Joy and grace don’t always characterize this often-bewildering time of life—as we navigate the turbulent teen years, walk with our kids through major milestones, struggle to find new ways of relating in all their budding stages of adulthood, adjust to empty bedrooms and quiet dinner tables, and branch out to rediscover ourselves, our priorities, and our interests.
But it is possible!
If you are a mom with kids in the high school, college and young adult years, you are in the right place! This is an encouraging community of camaraderie and friendship where you can share both the joys and the struggles of your journey and find inspiration and support!
Receive encouragement and insight on topics such as preparing your teens for successful launching, adjusting your parenting for older teens and adult children, working through the roller coaster of emotions, reinventing your relationship with your spouse, and brainstorming and setting goals to live the empty-nest years to the fullest.
I’m Teresa Vining, and I am a Christian life and family coach, as well as a writer and speaker on topics relating to relationships, parenting, marriage and faith. I have published two books and numerous articles in publications such as Focus on the Family, Marriage Partnership and Today’s Christian Woman.
I am also the mom of four young adults in various stages of the launch process. Additionally, my husband and I were foster parents for over 20 years and adopted two of our children through the foster care system.
I am based in the Kansas City area, but I coach clients throughout the United States and beyond through video conferencing.
Drop Into the Free
Virtual Joy & Grace Café
Drop in for a quick pick-me-up and get to know other moms as we discuss specific topics regarding parenting teens, parenting adult children, improving your marriage, and finding purpose and identity. To receive an email invitation with upcoming topics and dates, fill out the form below.
Sometimes raising teenagers can feel like driving a runaway stagecoach! As the mom of four young adults and the previous foster mom of over fifty kids, I know what you are going through! Parenting teenagers today is hard, and even the best parents are struggling. So many things seem to be working against us! But even though it often feels like we are fighting against our children, we actually are fighting for them.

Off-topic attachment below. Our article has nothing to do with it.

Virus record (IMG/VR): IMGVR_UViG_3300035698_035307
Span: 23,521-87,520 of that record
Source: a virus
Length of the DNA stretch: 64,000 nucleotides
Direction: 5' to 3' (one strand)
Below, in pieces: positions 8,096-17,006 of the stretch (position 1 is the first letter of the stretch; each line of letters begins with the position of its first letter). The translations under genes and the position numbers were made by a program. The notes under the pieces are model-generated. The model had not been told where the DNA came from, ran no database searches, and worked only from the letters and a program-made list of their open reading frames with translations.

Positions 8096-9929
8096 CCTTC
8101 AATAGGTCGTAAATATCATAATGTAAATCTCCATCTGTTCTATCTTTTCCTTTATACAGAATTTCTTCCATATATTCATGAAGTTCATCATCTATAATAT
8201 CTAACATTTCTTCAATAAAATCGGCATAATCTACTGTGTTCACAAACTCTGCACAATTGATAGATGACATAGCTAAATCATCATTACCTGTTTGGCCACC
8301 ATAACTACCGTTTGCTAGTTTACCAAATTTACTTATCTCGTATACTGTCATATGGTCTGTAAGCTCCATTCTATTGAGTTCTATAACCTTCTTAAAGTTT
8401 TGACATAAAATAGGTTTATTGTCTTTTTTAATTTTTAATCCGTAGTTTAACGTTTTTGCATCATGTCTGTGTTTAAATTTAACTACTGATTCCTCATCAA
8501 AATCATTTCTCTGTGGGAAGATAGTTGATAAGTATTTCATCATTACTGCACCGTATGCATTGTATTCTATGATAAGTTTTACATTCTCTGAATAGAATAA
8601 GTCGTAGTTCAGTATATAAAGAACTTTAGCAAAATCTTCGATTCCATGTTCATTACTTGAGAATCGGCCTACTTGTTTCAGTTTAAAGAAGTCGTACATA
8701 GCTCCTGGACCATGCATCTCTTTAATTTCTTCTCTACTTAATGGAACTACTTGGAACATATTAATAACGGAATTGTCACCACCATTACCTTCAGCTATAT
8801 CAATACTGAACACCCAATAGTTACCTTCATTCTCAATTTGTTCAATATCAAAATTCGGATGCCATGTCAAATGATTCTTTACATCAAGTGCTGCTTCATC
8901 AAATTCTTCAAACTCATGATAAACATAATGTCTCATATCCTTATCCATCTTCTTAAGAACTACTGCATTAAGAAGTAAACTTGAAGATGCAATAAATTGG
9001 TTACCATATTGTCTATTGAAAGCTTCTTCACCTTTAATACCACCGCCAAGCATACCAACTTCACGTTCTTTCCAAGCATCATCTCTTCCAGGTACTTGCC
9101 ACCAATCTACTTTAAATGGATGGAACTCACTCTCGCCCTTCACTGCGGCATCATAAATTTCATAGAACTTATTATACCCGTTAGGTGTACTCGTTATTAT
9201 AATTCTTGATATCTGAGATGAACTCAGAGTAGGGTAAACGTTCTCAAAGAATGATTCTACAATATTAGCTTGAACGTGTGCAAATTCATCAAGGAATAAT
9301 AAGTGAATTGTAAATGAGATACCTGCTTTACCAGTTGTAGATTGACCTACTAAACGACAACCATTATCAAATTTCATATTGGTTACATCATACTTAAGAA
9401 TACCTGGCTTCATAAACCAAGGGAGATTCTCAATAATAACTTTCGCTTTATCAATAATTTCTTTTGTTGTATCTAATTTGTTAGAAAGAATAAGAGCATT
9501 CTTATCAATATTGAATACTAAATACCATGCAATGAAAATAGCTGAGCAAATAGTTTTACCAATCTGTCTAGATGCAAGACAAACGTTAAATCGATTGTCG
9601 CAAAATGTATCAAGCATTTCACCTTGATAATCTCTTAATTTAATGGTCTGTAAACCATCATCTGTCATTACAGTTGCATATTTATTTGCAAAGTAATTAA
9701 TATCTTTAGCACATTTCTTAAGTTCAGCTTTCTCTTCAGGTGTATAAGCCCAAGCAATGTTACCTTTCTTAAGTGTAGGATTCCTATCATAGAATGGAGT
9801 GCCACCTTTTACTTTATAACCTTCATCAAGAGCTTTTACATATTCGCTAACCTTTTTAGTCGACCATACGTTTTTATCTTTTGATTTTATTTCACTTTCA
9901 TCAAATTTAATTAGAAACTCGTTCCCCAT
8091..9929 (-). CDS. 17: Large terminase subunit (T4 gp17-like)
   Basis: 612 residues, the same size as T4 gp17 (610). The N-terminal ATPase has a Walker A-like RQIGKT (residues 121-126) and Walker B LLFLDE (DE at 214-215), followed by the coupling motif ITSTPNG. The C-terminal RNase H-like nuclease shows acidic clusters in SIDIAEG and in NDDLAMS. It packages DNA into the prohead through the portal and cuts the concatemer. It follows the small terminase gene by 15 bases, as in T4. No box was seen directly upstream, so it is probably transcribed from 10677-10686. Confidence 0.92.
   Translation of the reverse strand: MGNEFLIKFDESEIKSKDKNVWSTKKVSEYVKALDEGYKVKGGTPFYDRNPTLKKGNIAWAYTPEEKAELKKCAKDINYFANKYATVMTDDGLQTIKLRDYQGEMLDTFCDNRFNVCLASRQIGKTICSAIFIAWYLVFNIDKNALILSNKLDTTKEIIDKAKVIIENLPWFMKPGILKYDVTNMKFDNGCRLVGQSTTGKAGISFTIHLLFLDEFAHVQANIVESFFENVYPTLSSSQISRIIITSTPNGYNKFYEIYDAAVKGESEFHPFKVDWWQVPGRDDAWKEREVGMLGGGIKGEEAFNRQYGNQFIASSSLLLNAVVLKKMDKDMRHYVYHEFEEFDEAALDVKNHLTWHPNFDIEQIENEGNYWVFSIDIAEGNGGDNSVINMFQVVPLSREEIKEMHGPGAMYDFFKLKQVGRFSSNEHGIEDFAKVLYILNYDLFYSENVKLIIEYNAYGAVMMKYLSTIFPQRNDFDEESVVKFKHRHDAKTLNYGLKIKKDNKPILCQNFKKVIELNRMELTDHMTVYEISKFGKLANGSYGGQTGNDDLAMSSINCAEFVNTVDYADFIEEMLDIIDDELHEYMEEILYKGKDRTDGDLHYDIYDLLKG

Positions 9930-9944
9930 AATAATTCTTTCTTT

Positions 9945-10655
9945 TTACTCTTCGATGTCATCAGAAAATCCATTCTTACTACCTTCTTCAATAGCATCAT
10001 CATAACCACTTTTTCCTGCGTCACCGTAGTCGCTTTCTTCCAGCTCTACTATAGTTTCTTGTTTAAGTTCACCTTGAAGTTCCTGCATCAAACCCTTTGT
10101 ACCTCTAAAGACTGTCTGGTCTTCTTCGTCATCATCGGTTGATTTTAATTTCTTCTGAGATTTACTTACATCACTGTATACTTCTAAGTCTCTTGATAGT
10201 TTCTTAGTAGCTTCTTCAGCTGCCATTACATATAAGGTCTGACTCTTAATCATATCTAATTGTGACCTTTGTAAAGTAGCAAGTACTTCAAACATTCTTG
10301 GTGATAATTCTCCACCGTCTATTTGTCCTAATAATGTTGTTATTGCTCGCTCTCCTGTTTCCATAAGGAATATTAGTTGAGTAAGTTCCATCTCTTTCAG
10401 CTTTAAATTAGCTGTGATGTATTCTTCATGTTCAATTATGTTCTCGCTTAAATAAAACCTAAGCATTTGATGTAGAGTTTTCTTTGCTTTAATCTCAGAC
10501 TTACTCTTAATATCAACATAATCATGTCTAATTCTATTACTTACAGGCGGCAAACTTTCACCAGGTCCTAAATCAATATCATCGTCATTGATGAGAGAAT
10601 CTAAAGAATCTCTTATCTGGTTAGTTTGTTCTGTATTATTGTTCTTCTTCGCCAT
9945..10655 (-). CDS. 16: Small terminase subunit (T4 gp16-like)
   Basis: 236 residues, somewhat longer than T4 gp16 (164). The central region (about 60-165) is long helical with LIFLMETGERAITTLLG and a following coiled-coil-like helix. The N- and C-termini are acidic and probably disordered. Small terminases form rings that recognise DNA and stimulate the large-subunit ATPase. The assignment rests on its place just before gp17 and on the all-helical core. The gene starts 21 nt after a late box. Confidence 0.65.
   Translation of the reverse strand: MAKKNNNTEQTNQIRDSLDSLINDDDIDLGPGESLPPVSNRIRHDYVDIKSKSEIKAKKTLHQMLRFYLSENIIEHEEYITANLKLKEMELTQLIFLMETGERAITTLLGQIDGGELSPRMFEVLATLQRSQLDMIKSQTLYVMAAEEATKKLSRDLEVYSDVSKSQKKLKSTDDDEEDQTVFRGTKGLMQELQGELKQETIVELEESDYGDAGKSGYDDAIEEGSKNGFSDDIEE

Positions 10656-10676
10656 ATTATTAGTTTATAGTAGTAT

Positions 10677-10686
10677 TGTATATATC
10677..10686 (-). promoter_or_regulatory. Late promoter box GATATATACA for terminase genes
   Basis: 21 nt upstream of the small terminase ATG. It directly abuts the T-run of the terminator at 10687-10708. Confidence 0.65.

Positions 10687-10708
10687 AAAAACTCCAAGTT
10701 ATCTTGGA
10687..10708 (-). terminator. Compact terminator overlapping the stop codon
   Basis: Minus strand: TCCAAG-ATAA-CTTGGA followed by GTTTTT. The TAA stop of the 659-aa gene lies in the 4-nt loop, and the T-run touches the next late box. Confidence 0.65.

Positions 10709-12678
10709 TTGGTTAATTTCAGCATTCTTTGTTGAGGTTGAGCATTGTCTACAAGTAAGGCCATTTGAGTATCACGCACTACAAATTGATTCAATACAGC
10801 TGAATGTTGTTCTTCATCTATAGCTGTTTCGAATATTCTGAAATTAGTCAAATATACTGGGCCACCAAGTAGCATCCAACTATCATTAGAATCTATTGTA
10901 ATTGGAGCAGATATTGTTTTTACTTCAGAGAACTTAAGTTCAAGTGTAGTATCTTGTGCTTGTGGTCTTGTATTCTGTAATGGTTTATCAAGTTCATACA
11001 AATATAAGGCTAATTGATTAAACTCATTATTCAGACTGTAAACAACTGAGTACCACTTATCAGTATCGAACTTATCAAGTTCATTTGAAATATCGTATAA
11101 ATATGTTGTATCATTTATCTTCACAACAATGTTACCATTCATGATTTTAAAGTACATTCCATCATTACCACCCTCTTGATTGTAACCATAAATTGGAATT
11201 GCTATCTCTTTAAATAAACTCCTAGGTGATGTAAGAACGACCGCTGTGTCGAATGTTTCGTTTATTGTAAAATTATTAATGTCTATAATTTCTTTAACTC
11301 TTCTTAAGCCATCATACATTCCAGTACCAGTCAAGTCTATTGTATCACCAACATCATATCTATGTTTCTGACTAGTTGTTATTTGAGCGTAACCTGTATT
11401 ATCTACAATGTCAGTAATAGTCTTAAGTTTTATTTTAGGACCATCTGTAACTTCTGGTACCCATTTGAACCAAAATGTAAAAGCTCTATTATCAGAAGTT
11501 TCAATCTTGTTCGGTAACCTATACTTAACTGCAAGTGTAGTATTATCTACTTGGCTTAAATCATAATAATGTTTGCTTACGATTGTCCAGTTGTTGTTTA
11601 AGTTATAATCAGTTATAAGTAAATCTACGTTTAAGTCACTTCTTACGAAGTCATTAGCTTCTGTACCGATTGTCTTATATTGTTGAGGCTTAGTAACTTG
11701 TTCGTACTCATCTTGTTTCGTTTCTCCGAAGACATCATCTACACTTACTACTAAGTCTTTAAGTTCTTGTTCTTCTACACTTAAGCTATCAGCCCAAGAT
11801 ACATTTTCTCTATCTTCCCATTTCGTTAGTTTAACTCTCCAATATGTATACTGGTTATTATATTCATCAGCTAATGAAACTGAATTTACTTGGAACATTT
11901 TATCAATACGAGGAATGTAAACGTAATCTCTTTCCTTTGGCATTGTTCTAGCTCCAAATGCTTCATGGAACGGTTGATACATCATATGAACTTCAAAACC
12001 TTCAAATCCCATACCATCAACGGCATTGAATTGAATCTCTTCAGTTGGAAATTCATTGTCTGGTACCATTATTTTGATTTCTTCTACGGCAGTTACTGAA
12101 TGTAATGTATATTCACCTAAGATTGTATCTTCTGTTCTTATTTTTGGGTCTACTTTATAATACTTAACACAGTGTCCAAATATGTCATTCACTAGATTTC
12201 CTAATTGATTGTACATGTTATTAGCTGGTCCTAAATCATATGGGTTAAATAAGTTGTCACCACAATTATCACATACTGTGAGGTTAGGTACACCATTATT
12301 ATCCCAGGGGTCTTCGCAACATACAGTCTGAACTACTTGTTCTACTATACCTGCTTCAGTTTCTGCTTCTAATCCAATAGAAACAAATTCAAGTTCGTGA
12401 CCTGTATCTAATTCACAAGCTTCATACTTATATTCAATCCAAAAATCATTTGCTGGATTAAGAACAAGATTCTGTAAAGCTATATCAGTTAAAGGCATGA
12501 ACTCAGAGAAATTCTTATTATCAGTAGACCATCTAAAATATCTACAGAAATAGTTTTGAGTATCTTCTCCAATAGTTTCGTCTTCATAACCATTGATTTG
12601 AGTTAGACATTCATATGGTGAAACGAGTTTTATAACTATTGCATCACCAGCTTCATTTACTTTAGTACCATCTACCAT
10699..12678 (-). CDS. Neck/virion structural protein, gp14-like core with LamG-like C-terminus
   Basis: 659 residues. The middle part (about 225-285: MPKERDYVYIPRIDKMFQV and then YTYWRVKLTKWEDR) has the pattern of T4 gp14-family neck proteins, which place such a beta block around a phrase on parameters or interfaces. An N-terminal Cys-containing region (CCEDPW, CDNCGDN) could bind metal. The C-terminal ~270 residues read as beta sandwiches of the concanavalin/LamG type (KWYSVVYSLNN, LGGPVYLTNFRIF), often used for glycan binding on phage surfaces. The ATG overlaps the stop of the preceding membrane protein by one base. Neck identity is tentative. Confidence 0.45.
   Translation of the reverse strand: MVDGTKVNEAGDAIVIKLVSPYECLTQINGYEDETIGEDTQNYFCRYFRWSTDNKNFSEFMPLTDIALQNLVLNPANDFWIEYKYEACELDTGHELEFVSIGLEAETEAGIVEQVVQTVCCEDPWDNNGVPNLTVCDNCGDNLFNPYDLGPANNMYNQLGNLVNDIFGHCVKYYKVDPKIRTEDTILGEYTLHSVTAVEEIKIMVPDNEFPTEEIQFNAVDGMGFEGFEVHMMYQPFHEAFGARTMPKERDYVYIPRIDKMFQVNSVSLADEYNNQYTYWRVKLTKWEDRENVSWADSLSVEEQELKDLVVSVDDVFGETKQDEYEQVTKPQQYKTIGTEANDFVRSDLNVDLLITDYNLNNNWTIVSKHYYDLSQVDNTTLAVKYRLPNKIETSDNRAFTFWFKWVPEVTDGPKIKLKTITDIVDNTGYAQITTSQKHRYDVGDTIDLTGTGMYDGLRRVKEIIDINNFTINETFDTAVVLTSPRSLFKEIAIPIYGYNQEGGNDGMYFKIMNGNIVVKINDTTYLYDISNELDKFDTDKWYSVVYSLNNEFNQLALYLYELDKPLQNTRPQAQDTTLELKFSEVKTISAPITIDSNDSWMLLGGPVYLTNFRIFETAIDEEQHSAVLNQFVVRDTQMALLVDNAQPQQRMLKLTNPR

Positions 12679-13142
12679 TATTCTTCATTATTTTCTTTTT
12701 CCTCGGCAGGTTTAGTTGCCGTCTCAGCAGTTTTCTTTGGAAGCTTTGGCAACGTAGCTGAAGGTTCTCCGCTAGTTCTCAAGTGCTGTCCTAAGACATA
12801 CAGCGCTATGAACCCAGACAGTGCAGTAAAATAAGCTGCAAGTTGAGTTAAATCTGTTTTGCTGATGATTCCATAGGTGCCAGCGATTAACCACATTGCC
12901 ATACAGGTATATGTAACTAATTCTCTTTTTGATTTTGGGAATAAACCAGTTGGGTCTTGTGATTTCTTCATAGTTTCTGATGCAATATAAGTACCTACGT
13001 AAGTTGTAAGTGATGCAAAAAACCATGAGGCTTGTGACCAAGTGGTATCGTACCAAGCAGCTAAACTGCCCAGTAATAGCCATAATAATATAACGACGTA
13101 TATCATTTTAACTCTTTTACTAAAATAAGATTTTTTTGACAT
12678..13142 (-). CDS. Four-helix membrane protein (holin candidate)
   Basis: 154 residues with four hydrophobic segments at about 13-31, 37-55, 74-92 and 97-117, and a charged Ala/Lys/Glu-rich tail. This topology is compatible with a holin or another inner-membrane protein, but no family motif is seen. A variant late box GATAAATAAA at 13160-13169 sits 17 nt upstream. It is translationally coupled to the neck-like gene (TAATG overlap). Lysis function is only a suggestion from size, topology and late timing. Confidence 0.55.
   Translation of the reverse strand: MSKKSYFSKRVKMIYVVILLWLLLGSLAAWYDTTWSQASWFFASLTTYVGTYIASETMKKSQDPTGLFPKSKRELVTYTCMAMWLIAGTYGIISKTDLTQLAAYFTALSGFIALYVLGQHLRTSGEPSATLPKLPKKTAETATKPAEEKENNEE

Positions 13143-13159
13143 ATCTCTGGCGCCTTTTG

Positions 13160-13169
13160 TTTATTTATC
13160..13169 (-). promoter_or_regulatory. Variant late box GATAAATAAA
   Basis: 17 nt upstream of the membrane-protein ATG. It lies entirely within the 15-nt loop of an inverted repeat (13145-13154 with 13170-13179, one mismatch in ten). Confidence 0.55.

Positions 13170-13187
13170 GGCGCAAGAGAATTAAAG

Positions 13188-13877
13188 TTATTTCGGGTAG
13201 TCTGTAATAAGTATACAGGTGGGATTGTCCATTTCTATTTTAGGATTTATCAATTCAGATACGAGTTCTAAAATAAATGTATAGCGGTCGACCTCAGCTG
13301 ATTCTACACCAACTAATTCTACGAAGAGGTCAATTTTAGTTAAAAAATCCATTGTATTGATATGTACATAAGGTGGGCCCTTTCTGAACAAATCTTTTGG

Whether you are trying to nurture their faith, teach them responsibility in school and chores, give them the skills and wisdom to make good friends, balance the use of electronics and social media, help them manage a learning disability or mental illness, reign in disrespect or defiance, address lying and dishonesty, or protect them from alcohol, vaping, drug abuse and sexual dangers—the goal is to help them grow into happy, healthy, well-adjusted adults.
And there is always hope! Parenting is a process, and as long as we don’t give up, we haven’t failed. Each situation is unique, and there are no one-size-fits-all answers. But there is always room to grow in our skills and insight to make things better. And big improvement is possible!
But time is of the essence. As they say, the days are long, but the years are short in parenting. The decisions your child is making now and the way you are parenting matters. It is so important to know your parenting priorities and goals, to proactively increase understanding and connection with your child, and to learn new techniques to make positive changes. I would love to help you do that. To find out more, click here!